"The next few weeks are going to be a test of our health care capacity like never before. We're going to see cases continue to climb," the mayor said on Tuesday afternoon. "And unfortunately, we're going to see a lot more loss of life. We expect hospitals will need to add their capacity to their morgues."
Walsh said that any operations associated with expanding morgue capacity "will not be visible to the public. These facilities are an unsettling reminder of how serious this emergency is. It underscores the urgent work we must continue to do to support and expand our medical capacity.”
The nighttime curfew— which Walsh has said is recommended, but won’t be enforced by police at this stage— kicked into effect on Monday night. It applies to all but essential workers, he said, noting that city streets have been “quiet,” and— when asked by a reporter— adding that arrests in the city of Boston have gone down “21 percent since the pandemic” began.
But, he said: “If anyone is in a situation where they do not feel safe at home: Call 911. Boston Police are here to help you.”
Of the city’s three branches of public safety response— Police, Fire, and EMS— Walsh said that less than 2 percent have tested positive for the coronavirus.
A Boston Public Health Commission analysis of available data through April 2 showed that certain neighborhoods in the city— including Dorchester and Mattapan— were shown to have a slightly higher rate of positive, known cases in Boston. Overall, as of that date, the average rate of positive cases citywide was 18.2 per 10,000 residents. In Dorchester, that rate was about 20 percent. East Boston and Hyde Park were two other neighborhoods with higher than average caseloads.
On Tuesday, Marty Martinez, the city’s Health and Human Services chief, responded to a question from the Reporter about whether the city is tracking more granular demographic information— including race and ethnicity— that can tell the public more about the distribution of cases within the city.
Martinez said that only about 50 percent of reported cases from hospitals and other sources included information about a patient’s race or ethnicity, which prevents a full picture about whether certain groups have been impacted at different rates than others.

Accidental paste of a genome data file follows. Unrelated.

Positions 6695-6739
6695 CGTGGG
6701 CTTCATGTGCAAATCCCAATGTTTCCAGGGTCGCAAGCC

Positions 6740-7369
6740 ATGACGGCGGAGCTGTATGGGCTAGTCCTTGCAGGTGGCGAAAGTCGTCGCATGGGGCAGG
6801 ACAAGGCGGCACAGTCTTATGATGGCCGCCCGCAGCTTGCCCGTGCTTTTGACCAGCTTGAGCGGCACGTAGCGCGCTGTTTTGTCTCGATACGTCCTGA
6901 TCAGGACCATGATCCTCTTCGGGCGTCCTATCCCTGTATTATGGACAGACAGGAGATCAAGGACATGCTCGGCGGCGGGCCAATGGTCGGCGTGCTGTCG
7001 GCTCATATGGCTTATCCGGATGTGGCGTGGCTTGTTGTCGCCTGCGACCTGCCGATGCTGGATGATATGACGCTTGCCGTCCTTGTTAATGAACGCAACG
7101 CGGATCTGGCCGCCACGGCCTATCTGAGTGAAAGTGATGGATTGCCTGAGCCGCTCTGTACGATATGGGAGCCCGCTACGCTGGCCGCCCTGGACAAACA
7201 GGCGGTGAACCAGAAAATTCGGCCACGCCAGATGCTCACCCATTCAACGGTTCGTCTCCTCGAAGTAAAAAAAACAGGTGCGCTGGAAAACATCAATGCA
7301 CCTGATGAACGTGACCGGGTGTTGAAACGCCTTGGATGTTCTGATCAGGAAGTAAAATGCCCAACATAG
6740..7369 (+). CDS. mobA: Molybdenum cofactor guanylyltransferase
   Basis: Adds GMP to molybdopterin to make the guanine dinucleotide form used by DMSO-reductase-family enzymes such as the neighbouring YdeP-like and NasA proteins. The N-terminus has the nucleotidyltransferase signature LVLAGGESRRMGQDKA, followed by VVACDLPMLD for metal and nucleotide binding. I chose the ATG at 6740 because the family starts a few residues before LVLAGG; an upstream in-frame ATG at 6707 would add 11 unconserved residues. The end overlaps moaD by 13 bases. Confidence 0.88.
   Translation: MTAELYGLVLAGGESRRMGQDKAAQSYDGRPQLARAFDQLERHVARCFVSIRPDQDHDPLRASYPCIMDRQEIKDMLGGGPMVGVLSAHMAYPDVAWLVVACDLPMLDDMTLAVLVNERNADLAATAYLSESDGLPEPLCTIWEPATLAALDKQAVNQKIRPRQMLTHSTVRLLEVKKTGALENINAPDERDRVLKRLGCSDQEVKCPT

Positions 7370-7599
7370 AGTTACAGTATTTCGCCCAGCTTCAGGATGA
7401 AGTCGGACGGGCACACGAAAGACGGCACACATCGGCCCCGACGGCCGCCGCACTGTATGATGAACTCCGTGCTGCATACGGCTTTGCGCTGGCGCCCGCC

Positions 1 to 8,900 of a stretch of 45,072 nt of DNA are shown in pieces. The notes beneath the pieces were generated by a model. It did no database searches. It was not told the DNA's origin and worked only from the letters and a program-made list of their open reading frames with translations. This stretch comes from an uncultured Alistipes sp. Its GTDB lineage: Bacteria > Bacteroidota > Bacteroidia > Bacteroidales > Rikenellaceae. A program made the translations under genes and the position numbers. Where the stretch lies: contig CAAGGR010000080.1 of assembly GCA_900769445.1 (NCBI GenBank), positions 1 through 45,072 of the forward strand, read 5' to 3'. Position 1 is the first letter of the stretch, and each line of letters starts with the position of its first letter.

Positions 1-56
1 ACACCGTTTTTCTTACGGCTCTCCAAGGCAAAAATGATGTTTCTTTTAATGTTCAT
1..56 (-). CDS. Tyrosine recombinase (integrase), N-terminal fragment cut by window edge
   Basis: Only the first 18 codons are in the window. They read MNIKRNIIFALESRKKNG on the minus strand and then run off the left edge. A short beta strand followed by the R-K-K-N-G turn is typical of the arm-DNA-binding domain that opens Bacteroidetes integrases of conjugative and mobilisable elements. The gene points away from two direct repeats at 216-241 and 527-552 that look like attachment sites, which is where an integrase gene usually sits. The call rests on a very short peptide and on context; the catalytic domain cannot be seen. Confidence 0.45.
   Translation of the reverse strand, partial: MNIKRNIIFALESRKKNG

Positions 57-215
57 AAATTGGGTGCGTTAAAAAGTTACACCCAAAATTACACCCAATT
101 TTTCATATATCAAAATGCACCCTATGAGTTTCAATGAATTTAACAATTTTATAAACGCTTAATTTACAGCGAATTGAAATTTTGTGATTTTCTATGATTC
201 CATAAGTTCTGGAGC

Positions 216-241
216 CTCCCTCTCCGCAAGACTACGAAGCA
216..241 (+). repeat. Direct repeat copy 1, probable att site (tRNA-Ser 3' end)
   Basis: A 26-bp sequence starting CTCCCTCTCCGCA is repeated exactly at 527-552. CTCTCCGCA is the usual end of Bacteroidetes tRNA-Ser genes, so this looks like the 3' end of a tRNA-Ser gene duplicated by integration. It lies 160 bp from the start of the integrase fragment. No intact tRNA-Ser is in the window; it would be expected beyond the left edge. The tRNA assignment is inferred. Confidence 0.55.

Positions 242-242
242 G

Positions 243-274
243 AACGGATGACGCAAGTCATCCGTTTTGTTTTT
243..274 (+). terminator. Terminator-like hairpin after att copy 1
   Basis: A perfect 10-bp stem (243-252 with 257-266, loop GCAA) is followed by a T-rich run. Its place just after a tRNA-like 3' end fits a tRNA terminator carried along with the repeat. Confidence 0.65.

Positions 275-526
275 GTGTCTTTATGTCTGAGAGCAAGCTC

But, he noted: “What we do know is that health disparities exist. The mayor has asked us to make sure we are looking at that data to see where we need to target our messaging.”
The 1,000-bed coronavirus field hospital planned for the Boston Convention and Exhibition Center in the city's Seaport district will be ready to open as soon as Thursday, Walsh said.
"When it opens later this week, the BCEC medical center will have 1,000 total beds, 6 acute care suites, a physical therapy suite, 52 nursing stations, [and] 48 bathroom facilities; 500 of these beds will be dedicated to patients struggling or homeless and the remaining 500 will be for other patients," the mayor said.
The first patients at the BCEC will likely be homeless Bostonians who test positive for COVID-19, he said. There are roughly 200 cases of COVID-19 among the city's homeless population, according to Martinez. Walsh added that the 250 beds planned for specialized care for homeless individuals at the Newton Pavilion, a former Boston Medical Center hospital building the state now owns, will be ready by this weekend or early next week.
All events scheduled for the 50th anniversary Boston Pride Parade and Festival scheduled for June will be pushed back one year to prevent coronavirus transmission risks, organizers announced Tuesday. Boston Pride and city officials agreed on a new date of June 12, 2021 for the parade and festival.